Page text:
Fashion-Tech: The Future

According to Christopher Burch, every decade has its own technological symbols or accessories. The 70s saw the birth of the double cassette player, the 80s brought the carry-on boom box, the 90s saw the intimate personal Walkman, and the new century brought the iPod. When technology becomes fashionable, it becomes trendy to wear that technology as an accessory. But there are designers on both sides of the aisle who are actively changing the world.

Recent years have seen some interesting marriages between technology and fashion. Anouk Wipprecht, the Dutch avant-garde designer, has created dresses to combine fashion and engineering. Her DareDroid dresses make drinks, and her Pseudomorph dresses are painting canvases that change with time. Anna Haupt and Terese Alstin created an inflatable bike helmet that looks like a scarf and detonates on impact to become an air helmet. It is a wearable technology that can save lives. Kevin Cannon and Ashwin Rajan has created the Frontline Gloves for firefighters that allow wireless hand gesture communications in hazardous low visibility and high noise situations. Recycling is another trend in fashion technology. SegraSegra used recycled bicycle tubes to make stylish clothing. Emma Whiteside made a gown out of recycled radiator copper. Tech-wearables can be good for the environment. Soledad Martin’s kinetic energy converting shoes can charge accessories like watches and cell phones.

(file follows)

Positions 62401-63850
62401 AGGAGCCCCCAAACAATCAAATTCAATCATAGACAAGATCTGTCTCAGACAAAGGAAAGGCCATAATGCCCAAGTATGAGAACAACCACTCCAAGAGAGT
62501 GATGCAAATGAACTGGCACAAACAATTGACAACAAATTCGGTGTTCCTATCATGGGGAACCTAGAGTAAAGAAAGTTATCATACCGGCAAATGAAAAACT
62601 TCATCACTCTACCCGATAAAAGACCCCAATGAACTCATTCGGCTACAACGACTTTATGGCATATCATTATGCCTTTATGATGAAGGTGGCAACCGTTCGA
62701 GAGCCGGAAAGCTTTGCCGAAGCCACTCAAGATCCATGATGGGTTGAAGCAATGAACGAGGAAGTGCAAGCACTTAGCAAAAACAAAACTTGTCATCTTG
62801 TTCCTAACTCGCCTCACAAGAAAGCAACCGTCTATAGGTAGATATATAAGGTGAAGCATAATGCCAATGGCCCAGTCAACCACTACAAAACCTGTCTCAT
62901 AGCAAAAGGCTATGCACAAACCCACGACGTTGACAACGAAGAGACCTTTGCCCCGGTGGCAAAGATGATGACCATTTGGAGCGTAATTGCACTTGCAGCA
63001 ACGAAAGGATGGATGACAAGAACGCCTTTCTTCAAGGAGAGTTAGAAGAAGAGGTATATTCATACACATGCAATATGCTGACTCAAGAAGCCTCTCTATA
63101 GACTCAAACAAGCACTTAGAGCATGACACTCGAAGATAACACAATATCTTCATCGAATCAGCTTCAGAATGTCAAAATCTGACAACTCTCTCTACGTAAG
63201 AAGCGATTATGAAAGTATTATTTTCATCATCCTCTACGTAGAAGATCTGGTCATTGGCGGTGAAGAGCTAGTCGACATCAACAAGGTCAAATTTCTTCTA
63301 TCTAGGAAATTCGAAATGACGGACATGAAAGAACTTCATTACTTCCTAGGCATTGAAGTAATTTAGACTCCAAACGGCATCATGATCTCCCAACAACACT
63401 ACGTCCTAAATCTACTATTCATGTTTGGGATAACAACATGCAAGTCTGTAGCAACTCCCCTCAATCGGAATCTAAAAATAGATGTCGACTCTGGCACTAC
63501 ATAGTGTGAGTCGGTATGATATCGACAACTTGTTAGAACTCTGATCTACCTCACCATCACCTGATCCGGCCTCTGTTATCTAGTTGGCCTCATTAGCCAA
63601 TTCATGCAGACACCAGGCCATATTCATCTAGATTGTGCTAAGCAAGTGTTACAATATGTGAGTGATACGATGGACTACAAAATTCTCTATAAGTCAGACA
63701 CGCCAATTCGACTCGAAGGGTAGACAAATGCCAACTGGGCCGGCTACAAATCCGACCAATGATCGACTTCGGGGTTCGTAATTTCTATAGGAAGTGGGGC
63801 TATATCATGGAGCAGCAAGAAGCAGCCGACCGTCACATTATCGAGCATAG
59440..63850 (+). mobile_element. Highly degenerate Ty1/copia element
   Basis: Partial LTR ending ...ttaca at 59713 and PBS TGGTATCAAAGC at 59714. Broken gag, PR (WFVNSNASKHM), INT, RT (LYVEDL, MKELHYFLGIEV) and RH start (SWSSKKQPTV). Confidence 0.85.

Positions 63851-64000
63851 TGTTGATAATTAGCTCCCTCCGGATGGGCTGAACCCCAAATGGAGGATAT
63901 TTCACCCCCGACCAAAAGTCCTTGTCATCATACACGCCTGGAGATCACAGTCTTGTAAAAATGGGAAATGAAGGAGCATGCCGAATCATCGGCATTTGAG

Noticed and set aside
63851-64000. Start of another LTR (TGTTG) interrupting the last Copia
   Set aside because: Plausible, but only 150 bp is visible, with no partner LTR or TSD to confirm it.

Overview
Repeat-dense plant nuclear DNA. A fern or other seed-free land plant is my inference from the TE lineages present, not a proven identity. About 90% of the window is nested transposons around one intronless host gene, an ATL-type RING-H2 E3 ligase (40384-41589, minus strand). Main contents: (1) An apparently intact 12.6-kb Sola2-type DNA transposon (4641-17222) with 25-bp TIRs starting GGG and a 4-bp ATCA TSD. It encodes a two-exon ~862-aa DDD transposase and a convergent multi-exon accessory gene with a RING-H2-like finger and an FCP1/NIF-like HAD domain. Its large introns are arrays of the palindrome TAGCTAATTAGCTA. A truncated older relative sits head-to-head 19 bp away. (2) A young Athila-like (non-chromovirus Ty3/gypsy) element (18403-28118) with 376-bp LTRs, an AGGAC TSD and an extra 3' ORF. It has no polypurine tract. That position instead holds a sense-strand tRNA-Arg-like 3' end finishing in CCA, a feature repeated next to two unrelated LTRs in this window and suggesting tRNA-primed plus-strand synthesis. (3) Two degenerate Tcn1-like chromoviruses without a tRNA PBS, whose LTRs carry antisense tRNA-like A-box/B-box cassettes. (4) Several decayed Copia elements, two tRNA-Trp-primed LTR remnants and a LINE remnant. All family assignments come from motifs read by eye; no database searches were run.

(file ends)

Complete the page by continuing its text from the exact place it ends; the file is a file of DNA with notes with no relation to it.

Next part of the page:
Just like technology experts have stepped up to create wearable fashion, fashion designers have stepped up to make tech-wearables more trendy. Google Glass came with the stigma of wearing glasses. American fashion designer Diane Von Furstenberg tried to help out with the situation. Her models wore them on the catwalk like any fashion accessory. A gesture like this can help the latest wearable technology gain wider acceptance. With more cooperation between the world of technology and fashion, functional tech-wearables can create an aesthetically-pleasing safer world in the future.

About Christopher Burch

Christopher Burch, the founder of Burch Creative Capital, has contributed to more than 50 companies during his 40-year career as an investor and entrepreneur.

ED by Ellen DeGeneres Online Store, Cocoon9, Poppin, and Niwiwatu are some brands managed under Burch Creative Capital. Christopher has also worked on Voss Water, Jawbone, Faena Hotel + Water. At the moment, Christopher’s company is working on lifestyle and consumer products. BaubleBar, Blink Health, Brad’s Raw Foods, Chubbies, Little Duck Organics, and Soludos are some of the recent brands.

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